A new study shows developed nations could give up to $2 trillion (£1.35 trillion) each year until 2050 to help developing countries mitigate and adapt to climate change without exceeding more than 2% of the GDP or the finance provided being prohibitive.
The research conducted by the London School of Economic’s Grantham Research Institute on Climate Change and the Environment used economic models to calculate the finance.
The authors calculated how much money developed countries would need to transfer if the costs of cutting emissions to avoid dangerous climate change were based on GDP.
The research concluded that developing countries should receive between $400 billion (£270 billion) and $2 trillion (£1.35 trillion) per year from rich countries by 2050 to help tackle climate change, as well as to meet the target of keeping global temperature increase below 2 degrees Celsius.
Even if the maximum amount was pledged, costs to developed nations would not exceed 2% GDP per year according to the calculations.
The 2010 agreement from rich nations to provide $100 billion (£67 billion) per year until 2020 from public and private sources was rated by the researchers as “rather unambitious”, since it represents only a small portion of the total finance needed.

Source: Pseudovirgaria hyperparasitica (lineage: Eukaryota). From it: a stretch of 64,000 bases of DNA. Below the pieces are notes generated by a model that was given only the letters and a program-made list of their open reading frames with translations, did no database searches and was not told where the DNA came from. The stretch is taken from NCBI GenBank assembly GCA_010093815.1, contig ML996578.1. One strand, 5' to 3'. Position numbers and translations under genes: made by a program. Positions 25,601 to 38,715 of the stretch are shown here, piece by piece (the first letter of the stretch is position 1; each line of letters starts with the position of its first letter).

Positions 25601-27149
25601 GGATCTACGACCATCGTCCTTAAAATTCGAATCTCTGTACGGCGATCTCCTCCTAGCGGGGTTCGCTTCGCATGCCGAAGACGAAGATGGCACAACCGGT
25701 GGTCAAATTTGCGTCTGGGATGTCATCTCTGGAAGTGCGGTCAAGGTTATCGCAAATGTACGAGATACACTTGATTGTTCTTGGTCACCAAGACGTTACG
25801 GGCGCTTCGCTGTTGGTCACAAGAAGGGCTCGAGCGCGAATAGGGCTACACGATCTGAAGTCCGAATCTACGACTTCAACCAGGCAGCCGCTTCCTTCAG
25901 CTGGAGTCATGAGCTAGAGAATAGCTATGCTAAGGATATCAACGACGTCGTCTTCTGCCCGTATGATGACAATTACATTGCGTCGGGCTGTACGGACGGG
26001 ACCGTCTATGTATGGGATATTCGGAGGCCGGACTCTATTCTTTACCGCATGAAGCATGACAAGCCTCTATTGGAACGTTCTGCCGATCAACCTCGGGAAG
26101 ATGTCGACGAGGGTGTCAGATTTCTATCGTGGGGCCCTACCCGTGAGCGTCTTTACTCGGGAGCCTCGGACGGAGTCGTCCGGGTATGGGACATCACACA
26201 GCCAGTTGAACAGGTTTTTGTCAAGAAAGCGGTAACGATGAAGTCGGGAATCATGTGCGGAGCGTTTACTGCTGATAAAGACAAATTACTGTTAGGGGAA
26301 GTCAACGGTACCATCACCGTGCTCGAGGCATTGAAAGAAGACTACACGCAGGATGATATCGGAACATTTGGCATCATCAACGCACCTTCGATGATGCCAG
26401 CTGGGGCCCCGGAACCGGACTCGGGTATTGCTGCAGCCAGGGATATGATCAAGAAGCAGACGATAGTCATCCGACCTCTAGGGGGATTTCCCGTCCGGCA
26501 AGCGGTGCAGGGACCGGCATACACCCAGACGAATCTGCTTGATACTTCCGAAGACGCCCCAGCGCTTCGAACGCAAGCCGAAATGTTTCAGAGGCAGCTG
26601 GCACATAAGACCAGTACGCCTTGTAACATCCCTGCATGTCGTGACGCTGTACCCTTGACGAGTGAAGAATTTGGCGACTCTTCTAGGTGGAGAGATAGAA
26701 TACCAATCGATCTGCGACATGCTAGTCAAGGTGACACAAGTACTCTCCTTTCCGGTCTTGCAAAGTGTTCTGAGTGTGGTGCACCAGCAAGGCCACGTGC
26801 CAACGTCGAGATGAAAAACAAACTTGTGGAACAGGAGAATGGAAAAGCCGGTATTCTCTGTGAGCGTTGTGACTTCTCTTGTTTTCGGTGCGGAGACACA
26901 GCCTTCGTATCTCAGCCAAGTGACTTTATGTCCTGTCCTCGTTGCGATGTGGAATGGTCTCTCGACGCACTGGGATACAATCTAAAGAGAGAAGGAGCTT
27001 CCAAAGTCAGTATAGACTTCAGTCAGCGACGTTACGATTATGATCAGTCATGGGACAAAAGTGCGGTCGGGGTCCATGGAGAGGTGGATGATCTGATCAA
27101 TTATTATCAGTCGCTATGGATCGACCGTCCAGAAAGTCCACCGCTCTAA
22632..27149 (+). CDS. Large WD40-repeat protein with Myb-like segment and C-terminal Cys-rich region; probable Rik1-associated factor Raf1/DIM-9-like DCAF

Supporters of giving finance to developing countries argue that rich nations have typically contributed the most to climate change, while developing nations will be the most impacted.
The paper states,
The definition of equal effort means that the reforming economies and the current oil exporting regions would receive relatively large amounts as a share of GDP. However, transfers never exceed 1-2% of GDP for high-income country regions in any of the model projections. Hence the cost to high-income countries, while substantial, is not likely to be prohibitive.
The paper acknowledges the potential of private investors to incentivise climate change mitigation and adaption finance as follows:
Relying on investors motivated purely by financial returns may underpin international climate finance more effectively than the fluctuating goodwill of policymakers.
However, it argues that governments still need to increase support significantly or risk a “considerable shortfall” each year.
Examples of the discrepancies between domestic and international climate funding have been highlighted in the report “Fair share: climate finance to vulnerable countries” released in September 2014 by thinktank the Overseas Development Institute (ODI).
Neil Bird, research fellow at ODI, said:
In the whole of Sub-Saharan Africa, international support to assist countries [adapting] to climate change has averaged only $130 million (£79m) annually, far less than the $1.1 billion (£670m) the UK alone spent on flood defences.